“As an Artificial Intelligence (AI) researcher, I often worry about the energy costs of building artificial intelligence models,” Kate Saenko, associate professor of computer science at Boston University, wrote in an post at The Conversation. “The more powerful the Artificial Intelligence (AI), the more energy it takes.”
Although while the energy consumption of blockchains teck like Bitcoin (BTC) and Ethereum (ETH) has been studied and debated from Twitter to the halls of Congress, the effect of the rapid development of Artificial Intelligence (AI) on the planet has not is still received the same spotlight.
Professor Saenko intends to change that, but acknowledged in the post that there is limited data on the carbon footprint of a single generative Artificial Intelligence (AI) query. Nonetheless, she stated that research puts the number four to 5 times higher than a simple search engine query.
Reports by a 2019 report, Saenko stated a generative Artificial Intelligence (AI) model was known the Bidirectional Encoder Representations from Transformers (or BERT)—with 110 Million parameters—consumed the energy of a round-trip transcontinental flight for one individual using graphics processing units (or GPUs) to train the model.
In Artificial Intelligence (AI) models, parameters are variables learned from data that guide the model’s predictions. More parameters in the mix often means greater model complexity, requiring more data and computing power in doing so. Parameters are adjusted during training to minimize errors.
Saenko noted in comparison that OpenAI’s GPT-3 model—with 175 Billion parameters—consumed an equivalent amount of energy as 123 gasoline-powered passenger vehicles driven for one year, or around 1,287-megawatt hours of electricity. It likewise generated 552 tons of carbon dioxide. She also mentioned that the number comes from just getting the model ready to launch before any consumers started using it.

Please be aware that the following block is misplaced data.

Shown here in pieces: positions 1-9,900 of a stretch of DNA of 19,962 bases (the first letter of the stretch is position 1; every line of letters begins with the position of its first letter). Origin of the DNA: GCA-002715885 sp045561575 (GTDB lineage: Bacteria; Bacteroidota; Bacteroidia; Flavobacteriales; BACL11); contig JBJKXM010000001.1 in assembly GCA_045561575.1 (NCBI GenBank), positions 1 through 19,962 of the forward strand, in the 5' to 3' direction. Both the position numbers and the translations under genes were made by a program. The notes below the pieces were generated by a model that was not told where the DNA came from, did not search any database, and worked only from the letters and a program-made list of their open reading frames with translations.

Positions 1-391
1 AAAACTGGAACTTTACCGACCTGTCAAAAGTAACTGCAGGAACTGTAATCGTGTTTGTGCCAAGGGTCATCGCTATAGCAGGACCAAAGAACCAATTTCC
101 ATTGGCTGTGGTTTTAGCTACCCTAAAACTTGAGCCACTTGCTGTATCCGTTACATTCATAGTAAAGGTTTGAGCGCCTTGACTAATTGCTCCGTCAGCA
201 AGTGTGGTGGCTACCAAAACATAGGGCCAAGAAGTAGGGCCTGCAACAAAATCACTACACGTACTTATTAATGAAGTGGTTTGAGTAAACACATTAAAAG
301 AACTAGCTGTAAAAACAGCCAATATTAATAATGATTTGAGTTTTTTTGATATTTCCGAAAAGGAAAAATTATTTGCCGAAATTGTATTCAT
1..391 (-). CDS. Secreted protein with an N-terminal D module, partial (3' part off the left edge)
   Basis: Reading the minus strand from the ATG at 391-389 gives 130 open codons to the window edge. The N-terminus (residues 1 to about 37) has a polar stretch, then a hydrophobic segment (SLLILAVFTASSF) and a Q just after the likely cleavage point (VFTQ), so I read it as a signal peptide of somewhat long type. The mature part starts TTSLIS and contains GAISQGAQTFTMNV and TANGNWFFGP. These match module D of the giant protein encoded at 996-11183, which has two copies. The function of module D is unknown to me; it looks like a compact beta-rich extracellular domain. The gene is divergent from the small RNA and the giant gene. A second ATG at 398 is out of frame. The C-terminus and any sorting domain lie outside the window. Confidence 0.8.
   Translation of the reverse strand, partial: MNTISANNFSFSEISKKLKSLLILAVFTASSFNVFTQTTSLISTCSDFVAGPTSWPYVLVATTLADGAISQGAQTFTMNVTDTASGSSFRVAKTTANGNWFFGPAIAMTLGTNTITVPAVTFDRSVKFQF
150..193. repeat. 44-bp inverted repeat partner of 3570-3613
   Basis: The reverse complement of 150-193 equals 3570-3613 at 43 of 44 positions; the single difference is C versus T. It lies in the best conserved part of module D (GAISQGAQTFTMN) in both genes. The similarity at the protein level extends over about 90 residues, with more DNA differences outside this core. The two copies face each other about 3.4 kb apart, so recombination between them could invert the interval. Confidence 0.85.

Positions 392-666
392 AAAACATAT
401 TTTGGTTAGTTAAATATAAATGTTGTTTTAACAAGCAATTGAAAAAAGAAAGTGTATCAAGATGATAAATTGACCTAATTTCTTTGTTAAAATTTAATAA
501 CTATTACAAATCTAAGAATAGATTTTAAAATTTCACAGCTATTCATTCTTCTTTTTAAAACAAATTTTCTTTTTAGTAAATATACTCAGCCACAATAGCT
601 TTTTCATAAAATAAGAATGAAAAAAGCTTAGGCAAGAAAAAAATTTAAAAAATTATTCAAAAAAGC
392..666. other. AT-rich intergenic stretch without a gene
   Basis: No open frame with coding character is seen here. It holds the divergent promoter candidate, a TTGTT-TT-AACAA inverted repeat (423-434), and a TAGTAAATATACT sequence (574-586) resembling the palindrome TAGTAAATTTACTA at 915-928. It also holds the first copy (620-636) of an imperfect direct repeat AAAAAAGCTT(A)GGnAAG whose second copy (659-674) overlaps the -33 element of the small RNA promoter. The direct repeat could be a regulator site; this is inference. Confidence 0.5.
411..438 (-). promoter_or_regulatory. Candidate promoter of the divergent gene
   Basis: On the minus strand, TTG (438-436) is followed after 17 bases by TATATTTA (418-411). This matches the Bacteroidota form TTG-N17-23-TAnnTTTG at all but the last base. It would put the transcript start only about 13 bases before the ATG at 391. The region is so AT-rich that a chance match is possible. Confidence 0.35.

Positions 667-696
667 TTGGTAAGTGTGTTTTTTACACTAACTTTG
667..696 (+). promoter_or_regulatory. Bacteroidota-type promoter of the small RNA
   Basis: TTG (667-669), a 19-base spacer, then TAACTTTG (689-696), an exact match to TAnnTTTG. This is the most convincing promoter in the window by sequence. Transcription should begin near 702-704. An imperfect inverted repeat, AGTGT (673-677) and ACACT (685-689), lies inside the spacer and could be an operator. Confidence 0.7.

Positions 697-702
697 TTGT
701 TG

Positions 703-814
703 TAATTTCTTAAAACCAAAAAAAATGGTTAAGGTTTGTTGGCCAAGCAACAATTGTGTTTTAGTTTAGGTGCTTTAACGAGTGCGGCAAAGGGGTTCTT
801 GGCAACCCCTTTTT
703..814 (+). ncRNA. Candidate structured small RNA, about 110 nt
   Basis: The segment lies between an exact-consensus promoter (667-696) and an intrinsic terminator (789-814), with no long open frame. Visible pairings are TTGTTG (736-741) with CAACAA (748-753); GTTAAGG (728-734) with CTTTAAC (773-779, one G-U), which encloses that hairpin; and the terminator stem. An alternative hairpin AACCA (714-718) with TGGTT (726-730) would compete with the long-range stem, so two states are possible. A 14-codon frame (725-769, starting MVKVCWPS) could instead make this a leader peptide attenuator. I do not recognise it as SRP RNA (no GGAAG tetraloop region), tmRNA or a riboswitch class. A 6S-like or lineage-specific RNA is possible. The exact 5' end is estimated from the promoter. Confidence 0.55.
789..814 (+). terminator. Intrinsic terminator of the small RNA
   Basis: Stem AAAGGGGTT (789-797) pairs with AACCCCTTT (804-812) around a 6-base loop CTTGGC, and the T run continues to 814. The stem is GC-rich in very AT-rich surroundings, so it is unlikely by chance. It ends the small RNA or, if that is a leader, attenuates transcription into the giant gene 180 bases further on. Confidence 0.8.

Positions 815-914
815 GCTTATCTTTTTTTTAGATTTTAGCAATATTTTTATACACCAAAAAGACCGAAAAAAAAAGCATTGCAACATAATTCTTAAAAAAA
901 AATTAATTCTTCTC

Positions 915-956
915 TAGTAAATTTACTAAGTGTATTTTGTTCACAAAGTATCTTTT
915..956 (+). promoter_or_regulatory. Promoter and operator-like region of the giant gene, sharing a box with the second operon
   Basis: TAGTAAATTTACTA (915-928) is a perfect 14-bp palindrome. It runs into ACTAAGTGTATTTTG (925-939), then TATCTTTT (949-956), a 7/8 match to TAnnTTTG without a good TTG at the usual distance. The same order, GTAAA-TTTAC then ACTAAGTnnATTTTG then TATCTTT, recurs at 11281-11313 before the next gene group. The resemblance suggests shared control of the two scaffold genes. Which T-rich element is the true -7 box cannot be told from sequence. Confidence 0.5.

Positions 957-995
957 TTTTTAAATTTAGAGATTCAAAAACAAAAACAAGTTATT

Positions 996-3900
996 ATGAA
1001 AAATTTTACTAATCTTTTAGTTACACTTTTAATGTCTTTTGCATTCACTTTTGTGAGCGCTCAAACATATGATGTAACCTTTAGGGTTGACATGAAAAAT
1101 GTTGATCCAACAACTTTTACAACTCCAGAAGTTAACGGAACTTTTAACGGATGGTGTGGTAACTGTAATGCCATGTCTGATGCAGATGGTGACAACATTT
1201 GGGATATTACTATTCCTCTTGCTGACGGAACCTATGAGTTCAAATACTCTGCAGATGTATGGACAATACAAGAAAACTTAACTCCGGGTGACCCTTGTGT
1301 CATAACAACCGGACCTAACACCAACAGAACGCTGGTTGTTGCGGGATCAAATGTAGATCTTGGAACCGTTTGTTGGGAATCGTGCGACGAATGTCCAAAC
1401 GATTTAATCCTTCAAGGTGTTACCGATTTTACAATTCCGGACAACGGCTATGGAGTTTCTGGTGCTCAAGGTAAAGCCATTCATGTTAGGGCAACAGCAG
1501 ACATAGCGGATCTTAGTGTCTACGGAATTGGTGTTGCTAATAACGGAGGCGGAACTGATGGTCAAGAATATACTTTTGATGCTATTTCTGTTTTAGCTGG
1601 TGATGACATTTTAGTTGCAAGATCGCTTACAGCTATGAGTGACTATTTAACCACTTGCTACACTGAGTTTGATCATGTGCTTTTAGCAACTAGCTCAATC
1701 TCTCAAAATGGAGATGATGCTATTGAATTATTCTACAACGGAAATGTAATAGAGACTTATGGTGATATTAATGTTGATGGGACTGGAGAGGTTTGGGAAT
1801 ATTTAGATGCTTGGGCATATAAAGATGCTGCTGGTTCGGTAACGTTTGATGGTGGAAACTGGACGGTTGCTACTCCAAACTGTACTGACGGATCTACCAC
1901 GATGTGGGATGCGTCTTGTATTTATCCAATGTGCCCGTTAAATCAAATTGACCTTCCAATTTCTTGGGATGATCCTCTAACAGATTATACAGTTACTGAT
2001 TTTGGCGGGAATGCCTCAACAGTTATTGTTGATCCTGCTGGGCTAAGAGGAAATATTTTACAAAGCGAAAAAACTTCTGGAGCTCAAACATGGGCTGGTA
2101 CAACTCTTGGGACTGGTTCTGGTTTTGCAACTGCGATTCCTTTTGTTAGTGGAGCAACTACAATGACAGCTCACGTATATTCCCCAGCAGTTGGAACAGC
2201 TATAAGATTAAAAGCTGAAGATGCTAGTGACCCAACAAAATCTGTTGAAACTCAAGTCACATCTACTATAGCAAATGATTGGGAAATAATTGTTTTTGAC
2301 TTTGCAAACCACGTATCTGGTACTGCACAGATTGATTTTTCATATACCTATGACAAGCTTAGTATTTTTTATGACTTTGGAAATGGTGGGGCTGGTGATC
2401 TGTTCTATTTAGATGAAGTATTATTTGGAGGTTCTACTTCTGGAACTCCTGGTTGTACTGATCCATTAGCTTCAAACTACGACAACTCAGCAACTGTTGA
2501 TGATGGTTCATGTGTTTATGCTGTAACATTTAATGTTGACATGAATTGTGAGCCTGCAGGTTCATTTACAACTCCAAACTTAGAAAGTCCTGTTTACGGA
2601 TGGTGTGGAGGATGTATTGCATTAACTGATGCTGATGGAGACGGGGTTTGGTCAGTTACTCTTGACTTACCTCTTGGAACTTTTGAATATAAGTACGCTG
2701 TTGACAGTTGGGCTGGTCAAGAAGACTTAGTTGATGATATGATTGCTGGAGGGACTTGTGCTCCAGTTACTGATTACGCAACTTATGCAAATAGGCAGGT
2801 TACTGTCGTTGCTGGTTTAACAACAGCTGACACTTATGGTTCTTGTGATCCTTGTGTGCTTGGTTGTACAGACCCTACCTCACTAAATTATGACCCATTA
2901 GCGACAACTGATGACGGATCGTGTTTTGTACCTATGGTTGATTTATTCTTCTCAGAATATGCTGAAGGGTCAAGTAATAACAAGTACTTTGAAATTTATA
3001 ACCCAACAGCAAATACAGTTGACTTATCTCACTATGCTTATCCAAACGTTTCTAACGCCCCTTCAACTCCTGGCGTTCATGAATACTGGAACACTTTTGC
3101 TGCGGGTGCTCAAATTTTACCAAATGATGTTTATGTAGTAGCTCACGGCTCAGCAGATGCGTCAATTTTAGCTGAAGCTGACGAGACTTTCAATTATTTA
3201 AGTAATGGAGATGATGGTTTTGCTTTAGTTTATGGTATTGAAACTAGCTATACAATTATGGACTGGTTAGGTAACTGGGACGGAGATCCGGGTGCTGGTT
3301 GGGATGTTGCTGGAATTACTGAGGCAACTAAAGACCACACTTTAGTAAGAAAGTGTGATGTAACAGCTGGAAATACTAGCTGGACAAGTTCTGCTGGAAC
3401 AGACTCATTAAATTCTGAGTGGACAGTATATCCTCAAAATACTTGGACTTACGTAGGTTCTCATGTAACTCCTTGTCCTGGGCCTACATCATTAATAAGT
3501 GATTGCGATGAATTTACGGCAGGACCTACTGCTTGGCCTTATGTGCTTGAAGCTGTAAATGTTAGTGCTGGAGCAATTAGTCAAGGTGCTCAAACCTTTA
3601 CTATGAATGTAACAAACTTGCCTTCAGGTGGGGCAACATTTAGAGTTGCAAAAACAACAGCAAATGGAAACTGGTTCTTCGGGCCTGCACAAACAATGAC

“If chatbots become as trending as search engines, the energy costs of deploying the AIs could really add up,” Saenko stated, citing Microsoft’s addition of ChatGPT to its Bing web browser earlier this month.
Not helping matters is that increasingly Artificial Intelligence (AI) chatbots, like Perplexity Artificial Intelligence (AI) and OpenAI’s wildly trending ChatGPT, are releasing mobile applications. That makes them even easier to use and exposes them to a much broader audience.
Saenko highlighted a study by Google that found that using a more efficient model architecture and processor and a greener data center can considerably reduce the carbon footprint.
” Although while a single large Artificial Intelligence (AI) model is not going to ruin the environment,” Saenko wrote, “if a thousand corporations develop slightly different Artificial Intelligence (AI) bots for different objectives, each used by millions of customers, then the energy use could become an issue.”
In the end, Saenko concluded that more research is required to make generative Artificial Intelligence (AI) more efficient—but she’s optimistic.
“The good news is the fact that Artificial Intelligence (AI) can run on renewable energy,” she wrote. “By bringing the computation to where green energy is more abundant, or scheduling computation for times of day when energy from renewable sources is more available, emissions can be reduced by a factor of 30 to 40 compared to using a grid dominated by fossil fuels.”
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